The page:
13. uno scrittore in crisi, una classe di "non fiction" e una giovane profuga algerina che sembra essere sempre radiosa e felice. e ancora: genetica, televisione, potere delle masse, una psicologa confusa, meccanismi sociali impazziti, dubbi etici. secondo me powers è uno dei più grandi scrittori contemporanei- ma questo romanzo non mi ha convinta fino in fondo. certo, la storia è interessante ma ho trovato la narrazione (a volte) inutilmente labirintica- al contrario di altri suoi romanzi altret [...]

    14. from the Powells book review: The story postulates the existence of a "happiness gene" that would enhance the whole species. Thassa Amzwar, improbably happy despite her suffering, might be the donor who will usher in the "age of molecular control." Yet the novel's affect, first to last, isn't admonitory so much as amazed, a word half-buried in Amzwar's name. Generosity may be jam-packed, but it's genius: It soars, it boggles.

    15. Powers never fails to engage me intellectually and emotionally. I have read all those reviews which criticize or dismiss him, and I understand their objections, but I cannot share them. I have read Generosity more often than any of his other novels (except the first one I ever read, and still my favourite, The Gold Bug Variations), and still I see intricate layers of foreshadowing and character development that I have previously missed. I read too fast. This is undeniable. But it does cater to r [...]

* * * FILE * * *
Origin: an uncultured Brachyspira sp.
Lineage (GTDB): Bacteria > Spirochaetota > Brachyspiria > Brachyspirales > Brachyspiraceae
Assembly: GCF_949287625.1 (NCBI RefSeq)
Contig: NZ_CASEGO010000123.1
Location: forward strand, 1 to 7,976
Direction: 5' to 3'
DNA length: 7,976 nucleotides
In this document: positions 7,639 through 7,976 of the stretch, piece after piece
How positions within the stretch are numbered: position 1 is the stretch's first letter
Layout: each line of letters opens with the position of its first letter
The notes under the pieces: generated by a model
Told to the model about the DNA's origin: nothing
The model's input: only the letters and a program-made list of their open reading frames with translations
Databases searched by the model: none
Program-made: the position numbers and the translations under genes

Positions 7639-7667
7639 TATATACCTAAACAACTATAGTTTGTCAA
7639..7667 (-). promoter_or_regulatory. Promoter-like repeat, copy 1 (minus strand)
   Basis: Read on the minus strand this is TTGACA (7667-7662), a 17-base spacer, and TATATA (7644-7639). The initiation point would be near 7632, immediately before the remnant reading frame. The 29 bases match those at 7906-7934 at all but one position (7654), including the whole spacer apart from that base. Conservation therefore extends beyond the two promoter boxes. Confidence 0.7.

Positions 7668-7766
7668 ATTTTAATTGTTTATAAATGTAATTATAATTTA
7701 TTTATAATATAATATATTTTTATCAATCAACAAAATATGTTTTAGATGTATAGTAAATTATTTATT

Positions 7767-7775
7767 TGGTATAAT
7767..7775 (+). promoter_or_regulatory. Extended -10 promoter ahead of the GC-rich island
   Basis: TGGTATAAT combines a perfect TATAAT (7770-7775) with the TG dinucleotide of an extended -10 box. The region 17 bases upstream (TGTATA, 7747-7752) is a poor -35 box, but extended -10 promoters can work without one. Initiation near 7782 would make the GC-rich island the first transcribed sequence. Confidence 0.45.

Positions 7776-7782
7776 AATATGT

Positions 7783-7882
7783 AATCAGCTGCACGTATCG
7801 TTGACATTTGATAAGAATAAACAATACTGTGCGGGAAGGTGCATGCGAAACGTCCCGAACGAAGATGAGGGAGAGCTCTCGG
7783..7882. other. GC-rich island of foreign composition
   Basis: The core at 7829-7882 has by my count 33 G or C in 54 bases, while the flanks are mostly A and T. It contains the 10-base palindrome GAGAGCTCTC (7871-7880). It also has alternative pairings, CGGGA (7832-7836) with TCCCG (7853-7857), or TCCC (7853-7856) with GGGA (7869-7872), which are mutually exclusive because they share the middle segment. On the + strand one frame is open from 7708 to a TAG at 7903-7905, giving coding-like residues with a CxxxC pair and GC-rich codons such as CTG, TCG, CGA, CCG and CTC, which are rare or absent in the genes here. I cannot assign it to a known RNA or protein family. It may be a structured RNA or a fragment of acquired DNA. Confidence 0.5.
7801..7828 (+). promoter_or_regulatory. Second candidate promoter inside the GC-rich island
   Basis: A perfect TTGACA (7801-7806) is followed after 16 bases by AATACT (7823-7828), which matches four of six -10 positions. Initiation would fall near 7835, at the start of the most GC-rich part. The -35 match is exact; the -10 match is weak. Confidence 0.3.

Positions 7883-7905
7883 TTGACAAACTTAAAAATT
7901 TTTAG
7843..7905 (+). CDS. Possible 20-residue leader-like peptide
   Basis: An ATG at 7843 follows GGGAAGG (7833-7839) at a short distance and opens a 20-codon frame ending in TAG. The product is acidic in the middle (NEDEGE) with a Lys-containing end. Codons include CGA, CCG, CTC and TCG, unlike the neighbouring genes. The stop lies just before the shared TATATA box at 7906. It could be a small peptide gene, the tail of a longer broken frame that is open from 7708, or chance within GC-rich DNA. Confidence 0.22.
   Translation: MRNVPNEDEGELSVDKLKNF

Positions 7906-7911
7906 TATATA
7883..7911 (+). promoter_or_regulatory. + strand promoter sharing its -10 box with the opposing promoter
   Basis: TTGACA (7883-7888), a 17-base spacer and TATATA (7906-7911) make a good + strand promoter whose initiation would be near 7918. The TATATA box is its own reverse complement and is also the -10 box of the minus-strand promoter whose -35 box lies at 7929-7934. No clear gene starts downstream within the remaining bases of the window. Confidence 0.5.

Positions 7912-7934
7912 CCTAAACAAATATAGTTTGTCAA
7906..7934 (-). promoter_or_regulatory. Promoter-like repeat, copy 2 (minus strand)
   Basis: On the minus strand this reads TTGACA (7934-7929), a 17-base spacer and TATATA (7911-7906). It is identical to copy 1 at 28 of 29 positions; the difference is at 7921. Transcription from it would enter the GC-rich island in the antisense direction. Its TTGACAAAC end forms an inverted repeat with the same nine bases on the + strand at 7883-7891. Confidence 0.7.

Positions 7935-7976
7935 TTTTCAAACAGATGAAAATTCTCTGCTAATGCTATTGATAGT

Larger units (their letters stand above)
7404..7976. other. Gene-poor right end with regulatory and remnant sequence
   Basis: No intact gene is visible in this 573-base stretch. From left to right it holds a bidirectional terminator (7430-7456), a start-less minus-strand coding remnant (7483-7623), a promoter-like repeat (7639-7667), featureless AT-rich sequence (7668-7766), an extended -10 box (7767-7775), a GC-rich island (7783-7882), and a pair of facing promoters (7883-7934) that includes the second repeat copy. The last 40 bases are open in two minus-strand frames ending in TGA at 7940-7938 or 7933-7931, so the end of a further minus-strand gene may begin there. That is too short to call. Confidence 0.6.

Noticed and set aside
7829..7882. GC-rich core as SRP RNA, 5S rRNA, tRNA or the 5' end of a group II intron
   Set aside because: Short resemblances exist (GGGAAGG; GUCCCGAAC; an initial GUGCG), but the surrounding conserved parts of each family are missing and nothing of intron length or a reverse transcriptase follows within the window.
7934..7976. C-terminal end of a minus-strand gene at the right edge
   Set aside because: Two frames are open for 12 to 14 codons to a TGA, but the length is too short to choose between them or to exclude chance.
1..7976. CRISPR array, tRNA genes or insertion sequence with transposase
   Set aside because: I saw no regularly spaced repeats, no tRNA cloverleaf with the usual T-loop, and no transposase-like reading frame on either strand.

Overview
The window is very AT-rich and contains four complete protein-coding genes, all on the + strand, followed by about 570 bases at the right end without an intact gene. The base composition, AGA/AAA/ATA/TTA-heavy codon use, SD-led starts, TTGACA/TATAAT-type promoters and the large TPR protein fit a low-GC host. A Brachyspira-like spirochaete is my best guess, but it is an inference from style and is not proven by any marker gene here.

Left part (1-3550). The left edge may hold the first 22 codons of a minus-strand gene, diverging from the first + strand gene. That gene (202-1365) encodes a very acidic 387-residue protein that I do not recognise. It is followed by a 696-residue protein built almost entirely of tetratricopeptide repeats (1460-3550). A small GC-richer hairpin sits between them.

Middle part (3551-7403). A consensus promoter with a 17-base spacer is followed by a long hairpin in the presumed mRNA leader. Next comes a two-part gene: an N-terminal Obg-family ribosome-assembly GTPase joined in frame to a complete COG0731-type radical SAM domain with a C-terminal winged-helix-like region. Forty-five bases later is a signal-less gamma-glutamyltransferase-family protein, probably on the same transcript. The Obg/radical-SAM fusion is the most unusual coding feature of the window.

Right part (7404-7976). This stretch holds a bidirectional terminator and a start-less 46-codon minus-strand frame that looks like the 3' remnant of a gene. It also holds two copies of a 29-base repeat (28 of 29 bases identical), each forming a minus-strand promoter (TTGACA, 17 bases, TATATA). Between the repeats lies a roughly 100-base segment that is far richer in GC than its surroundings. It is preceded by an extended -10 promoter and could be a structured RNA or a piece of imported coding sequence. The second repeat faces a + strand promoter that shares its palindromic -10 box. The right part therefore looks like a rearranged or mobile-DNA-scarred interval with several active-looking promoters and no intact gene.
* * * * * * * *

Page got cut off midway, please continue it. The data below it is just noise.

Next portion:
16. Is trans-humanism the road to perfect happiness ? Or turn it around: is perfect happiness the ultimate goal of mankind ? Those are the main questions Richard Powers addresses in this great novel. And to make things more complex he adds several layers to the story: what is the role of he public media in achieving happiness ? And another layer: is thankfulness for Life the same as happiness ? And another layer: is the author of this story a trans-human mind ?I like the book very much and I appreci [...]